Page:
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**CORRECTION RE Krav Maga below**

AWMA – Martial Arts & Trauma (all photos credited to the AWMA blog)

One of the best experiences in my childhood was taking martial arts lessons.  The other was warrior training in my other life.  Tae kwon do taught me inner strength, resilience, meditation, discipline, and self defense in a protected setting.  Warrior training did the same, but with punishment instead of positive reinforcement.

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The link at the top of this page is an article from the AWMA that describes how martial arts can be used to treat trauma and help victims/survivors empower themselves through learning how to protect themselves and trusting their bodies again.

Martial arts is also a relatively safe way for victims and survivors to channel anger and feelings of violence from something scary and negative into something useful and positive.  I wish I still had that outlet, but my body can’t handle so much activity right now.  Plus my instincts are too close to the surface.  I fear losing control and hurting people too much to try.

Finally, finding a safe place to learn and practice is not always easy.  Not many instructors are trauma informed and/or willing to let someone with my kind of history take lessons with students.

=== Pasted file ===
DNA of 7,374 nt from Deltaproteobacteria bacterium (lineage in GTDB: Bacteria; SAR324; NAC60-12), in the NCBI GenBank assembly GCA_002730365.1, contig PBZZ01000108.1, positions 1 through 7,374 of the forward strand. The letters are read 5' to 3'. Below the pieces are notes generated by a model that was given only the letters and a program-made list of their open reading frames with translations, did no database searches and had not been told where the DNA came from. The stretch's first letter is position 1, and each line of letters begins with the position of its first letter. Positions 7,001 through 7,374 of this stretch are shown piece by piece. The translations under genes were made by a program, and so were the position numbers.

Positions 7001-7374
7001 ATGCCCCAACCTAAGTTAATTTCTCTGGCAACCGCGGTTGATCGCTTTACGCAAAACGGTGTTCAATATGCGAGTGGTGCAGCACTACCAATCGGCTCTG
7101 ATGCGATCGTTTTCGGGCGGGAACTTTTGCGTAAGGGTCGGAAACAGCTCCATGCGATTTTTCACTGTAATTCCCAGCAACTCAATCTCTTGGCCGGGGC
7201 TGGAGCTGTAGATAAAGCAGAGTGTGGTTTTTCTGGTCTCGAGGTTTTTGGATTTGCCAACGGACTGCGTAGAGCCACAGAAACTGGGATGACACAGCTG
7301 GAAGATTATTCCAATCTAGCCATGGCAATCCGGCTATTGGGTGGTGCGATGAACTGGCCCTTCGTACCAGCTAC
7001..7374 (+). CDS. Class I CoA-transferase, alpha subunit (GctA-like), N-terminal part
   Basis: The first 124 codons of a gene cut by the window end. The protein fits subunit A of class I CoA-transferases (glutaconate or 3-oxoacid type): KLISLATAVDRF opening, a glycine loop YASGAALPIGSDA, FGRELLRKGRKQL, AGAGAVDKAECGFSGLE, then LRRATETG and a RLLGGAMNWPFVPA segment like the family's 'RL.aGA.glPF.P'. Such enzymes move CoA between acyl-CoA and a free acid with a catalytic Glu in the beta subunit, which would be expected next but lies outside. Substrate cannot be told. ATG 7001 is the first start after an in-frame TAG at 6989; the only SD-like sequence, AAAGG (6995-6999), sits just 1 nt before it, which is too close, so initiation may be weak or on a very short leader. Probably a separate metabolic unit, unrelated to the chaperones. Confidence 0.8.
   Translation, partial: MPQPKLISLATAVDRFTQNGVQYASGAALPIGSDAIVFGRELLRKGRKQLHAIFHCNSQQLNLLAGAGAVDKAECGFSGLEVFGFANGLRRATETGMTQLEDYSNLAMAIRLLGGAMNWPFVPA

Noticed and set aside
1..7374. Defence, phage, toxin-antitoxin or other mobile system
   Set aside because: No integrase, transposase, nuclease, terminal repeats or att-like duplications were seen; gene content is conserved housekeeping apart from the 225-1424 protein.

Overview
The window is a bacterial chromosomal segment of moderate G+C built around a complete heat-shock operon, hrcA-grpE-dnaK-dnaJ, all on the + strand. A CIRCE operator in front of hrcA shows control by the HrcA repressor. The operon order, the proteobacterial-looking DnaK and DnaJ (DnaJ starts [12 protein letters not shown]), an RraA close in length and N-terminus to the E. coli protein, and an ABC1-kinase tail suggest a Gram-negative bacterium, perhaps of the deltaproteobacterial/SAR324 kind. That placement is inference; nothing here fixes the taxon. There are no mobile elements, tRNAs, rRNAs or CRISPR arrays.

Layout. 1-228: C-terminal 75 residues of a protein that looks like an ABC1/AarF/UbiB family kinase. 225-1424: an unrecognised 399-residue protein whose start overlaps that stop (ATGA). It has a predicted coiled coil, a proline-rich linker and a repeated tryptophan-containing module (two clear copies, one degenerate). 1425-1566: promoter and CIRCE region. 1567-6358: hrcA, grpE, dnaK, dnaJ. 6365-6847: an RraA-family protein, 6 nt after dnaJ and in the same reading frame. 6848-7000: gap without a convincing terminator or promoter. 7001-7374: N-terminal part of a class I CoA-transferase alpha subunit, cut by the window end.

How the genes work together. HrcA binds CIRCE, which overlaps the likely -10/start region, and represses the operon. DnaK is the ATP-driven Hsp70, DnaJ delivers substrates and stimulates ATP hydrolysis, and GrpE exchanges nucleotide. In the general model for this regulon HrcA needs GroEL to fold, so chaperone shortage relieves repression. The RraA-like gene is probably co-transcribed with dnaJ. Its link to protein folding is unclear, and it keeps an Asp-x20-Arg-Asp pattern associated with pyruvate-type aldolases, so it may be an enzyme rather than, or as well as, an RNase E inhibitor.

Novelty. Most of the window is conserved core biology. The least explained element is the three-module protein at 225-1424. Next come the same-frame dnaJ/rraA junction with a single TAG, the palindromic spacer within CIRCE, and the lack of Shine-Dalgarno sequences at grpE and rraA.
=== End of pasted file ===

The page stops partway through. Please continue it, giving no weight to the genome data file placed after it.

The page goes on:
HOWEVER

That doesn’t mean others looking for a physical outlet or activity more active than yoga or dance can’t try taking lessons.

For people who are comfortable with some or limited physical contact, I’d recommend Judo, JuJitsu, Tae kwon do, or wushu.  Maybe even boxing or kickboxing.  These are physically active, but don’t require a lot of sparring or extreme health until advanced levels.

**Edited to reflect guest comment: The amount of physical contact in Krav Maga classes depends on the instructor and the studio.  Thank you for the Correction**

For people who are less comfortable with physical contact, I’d recommend boxing, tai chi, and/or qigong.  Most of these trainings are in groups with limited or zero physical contact.  The pace is also different and can be better tailored to different levels of physical fitness.

Kung fu is great for many levels, requires limited physical contact, but is physically intense.  Maybe it’s the right option for you, maybe not.

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There are many other styles and types of martial arts out there.  Plus things like boot camps, dance groups, cycling, and so on that may work better for you.  Or even paramilitary/wilderness/survivalist training will work.